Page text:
Fixing our country...What would you differently?

Perhaps you have a cause you’d like to promote, something which caters to the over-50 community. Take a peek at and go to their Online Community section.
· Here’s what’s posted to the discussion "Fixing our country...What would you differently?" in Poor Man Survivor

Finally, a reminder to new and existing subscribers, you can place your free ads, wants, offers, etc. directly to the group home page at:


New Resources we like…Feel Free to share these with your friends! Most folks are always seeking ways to supplement their income & we share these resources freely but always use caution with ANY program.

Everyone has something to share. Use this site to share your expertise & earn some cash for yourself or your favorite charity.

More legitimate ways to earn extra cash online
Voice your opinion & get paid at:
American Consumer Opinion – or

Become a Spy & get paid for it at these sites…if you have an eye for fashion you can become a mystery shopper at or if you love food, try

Share and find even more resources on making ends meet at this blog:

Play games for cash – try these sites:

New FTC Rules Further Consumer Protection
It’s been 30 years since the FTC has updated its rules and this video covers many of the new online issues we face. Click on our Consumer Help tab to view the video

What do I sell (on eBay)…it’s been increasingly more difficult to source products that can be sold for a profit on eBay but this gal provides sourcing and how-to…she’s also a featured eBay speaker via teleseminars. Get her 15-part course free here:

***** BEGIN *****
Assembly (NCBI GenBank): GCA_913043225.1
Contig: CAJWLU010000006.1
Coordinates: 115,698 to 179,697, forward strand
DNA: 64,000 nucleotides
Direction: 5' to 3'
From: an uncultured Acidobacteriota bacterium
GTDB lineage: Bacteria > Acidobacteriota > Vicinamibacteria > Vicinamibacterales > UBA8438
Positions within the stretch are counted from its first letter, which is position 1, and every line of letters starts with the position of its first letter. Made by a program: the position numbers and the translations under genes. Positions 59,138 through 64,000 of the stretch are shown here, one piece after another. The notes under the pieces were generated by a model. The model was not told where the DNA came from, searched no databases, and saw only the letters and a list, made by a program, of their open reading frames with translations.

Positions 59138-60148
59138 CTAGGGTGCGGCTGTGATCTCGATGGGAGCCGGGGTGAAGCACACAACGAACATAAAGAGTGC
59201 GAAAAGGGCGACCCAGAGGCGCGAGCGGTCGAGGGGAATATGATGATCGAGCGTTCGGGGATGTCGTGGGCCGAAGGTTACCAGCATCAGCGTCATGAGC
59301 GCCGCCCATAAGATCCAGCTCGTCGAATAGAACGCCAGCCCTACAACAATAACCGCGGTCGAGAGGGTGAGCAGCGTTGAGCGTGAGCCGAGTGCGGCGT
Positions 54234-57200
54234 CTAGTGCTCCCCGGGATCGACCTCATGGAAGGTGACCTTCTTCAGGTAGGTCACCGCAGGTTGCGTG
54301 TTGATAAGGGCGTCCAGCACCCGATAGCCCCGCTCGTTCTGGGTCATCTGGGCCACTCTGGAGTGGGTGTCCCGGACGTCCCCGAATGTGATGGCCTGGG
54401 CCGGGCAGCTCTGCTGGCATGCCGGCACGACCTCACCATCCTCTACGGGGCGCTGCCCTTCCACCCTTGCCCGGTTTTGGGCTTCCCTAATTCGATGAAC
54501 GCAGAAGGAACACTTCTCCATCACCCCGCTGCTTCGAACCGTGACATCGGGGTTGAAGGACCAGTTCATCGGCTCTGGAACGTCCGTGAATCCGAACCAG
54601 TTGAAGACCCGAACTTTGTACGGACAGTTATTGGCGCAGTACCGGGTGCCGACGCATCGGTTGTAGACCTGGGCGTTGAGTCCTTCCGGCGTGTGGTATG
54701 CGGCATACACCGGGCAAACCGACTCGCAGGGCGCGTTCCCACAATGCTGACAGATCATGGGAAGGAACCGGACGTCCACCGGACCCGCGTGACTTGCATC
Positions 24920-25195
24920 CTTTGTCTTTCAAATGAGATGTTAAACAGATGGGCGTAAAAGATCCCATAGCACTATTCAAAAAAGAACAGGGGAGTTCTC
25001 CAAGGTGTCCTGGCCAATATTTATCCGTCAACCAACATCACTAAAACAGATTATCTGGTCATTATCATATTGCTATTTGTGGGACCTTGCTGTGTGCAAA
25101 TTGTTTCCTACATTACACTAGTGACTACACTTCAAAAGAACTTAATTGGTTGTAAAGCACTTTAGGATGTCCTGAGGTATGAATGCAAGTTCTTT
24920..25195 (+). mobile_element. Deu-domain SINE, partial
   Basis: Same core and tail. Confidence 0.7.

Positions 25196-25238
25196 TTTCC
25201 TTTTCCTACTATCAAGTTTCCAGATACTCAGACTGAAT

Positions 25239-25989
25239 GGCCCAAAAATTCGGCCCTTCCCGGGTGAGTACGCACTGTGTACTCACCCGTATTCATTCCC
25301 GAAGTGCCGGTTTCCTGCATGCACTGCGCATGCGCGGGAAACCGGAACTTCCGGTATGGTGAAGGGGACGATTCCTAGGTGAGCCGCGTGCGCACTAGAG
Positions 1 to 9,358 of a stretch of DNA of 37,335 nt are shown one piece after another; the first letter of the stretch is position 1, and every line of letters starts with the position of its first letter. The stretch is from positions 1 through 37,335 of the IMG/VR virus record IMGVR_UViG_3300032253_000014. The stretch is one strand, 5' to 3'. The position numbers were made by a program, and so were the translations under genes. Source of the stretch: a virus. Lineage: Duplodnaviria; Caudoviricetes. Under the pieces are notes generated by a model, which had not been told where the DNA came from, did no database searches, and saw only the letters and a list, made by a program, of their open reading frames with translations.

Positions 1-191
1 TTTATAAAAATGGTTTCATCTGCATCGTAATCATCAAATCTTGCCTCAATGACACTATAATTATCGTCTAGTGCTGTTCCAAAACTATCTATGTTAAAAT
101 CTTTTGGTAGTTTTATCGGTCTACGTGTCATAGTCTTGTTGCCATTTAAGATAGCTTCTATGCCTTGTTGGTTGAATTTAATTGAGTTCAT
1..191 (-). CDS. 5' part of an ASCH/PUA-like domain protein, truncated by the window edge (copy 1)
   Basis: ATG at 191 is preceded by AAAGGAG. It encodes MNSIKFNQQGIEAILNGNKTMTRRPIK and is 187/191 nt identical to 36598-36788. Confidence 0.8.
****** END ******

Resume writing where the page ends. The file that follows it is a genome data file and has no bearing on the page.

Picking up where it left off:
“The government already owns 1 out of every 3 acres in the U.S. — 1 out of every 2 acres in the West”--Congressman Rob Bishop (R-UT)

Small Farmer & Goat Herder Creates
Successful Soap Biz

Behind every farm there is a unique story and for Mike and Shannon Wiggins it all started with a couple goats. Their daughter became involved in 4H and they soon learned what exactly would need to be done if they wanted to be seen as a serious farm. After registering with the A.D.G.A they became Galloping Goats Farm and home to a variety of different goats. After a while Shannon soon began to realize the potential behind the milk. Tapping into her creativity she launched Washington Goat Milk Soap. Made in her kitchen with only the best ingredients, her soaps are a natural choice for anyone whether or not they live in the Washington area. Read the rest of the interview and find other examples of what folks are doing to generate extra cash during these tough times at our BootStrapBiz section of our site: